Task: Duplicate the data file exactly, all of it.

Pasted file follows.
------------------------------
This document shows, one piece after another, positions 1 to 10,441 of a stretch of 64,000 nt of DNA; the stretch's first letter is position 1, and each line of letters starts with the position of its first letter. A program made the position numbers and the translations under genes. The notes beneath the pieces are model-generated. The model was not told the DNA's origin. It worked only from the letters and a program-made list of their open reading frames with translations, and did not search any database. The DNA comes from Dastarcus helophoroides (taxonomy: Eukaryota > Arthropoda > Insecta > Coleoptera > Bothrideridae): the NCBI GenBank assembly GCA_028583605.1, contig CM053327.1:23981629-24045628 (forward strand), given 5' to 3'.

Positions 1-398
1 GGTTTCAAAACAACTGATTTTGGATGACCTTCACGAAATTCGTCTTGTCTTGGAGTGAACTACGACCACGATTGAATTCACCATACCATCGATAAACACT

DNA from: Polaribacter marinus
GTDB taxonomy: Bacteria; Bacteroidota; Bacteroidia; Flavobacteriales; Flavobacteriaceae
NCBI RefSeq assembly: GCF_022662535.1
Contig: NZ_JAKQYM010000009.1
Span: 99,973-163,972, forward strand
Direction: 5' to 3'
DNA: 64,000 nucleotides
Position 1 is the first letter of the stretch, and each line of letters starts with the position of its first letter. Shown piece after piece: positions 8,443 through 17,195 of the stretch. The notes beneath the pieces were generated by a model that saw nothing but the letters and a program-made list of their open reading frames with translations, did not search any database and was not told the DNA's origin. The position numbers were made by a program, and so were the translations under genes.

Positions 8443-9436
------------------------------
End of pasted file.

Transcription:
This document shows, one piece after another, positions 1 to 10,441 of a stretch of 64,000 nt of DNA; the stretch's first letter is position 1, and each line of letters starts with the position of its first letter. A program made the position numbers and the translations under genes. The notes beneath the pieces are model-generated. The model was not told the DNA's origin. It worked only from the letters and a program-made list of their open reading frames with translations, and did not search any database. The DNA comes from Dastarcus helophoroides (taxonomy: Eukaryota > Arthropoda > Insecta > Coleoptera > Bothrideridae): the NCBI GenBank assembly GCA_028583605.1, contig CM053327.1:23981629-24045628 (forward strand), given 5' to 3'.

Positions 1-398
1 GGTTTCAAAACAACTGATTTTGGATGACCTTCACGAAATTCGTCTTGTCTTGGAGTGAACTACGACCACGATTGAATTCACCATACCATCGATAAACACT

DNA from: Polaribacter marinus
GTDB taxonomy: Bacteria; Bacteroidota; Bacteroidia; Flavobacteriales; Flavobacteriaceae
NCBI RefSeq assembly: GCF_022662535.1
Contig: NZ_JAKQYM010000009.1
Span: 99,973-163,972, forward strand
Direction: 5' to 3'
DNA: 64,000 nucleotides
Position 1 is the first letter of the stretch, and each line of letters starts with the position of its first letter. Shown piece after piece: positions 8,443 through 17,195 of the stretch. The notes beneath the pieces were generated by a model that saw nothing but the letters and a program-made list of their open reading frames with translations, did not search any database and was not told the DNA's origin. The position numbers were made by a program, and so were the translations under genes.

Positions 8443-9436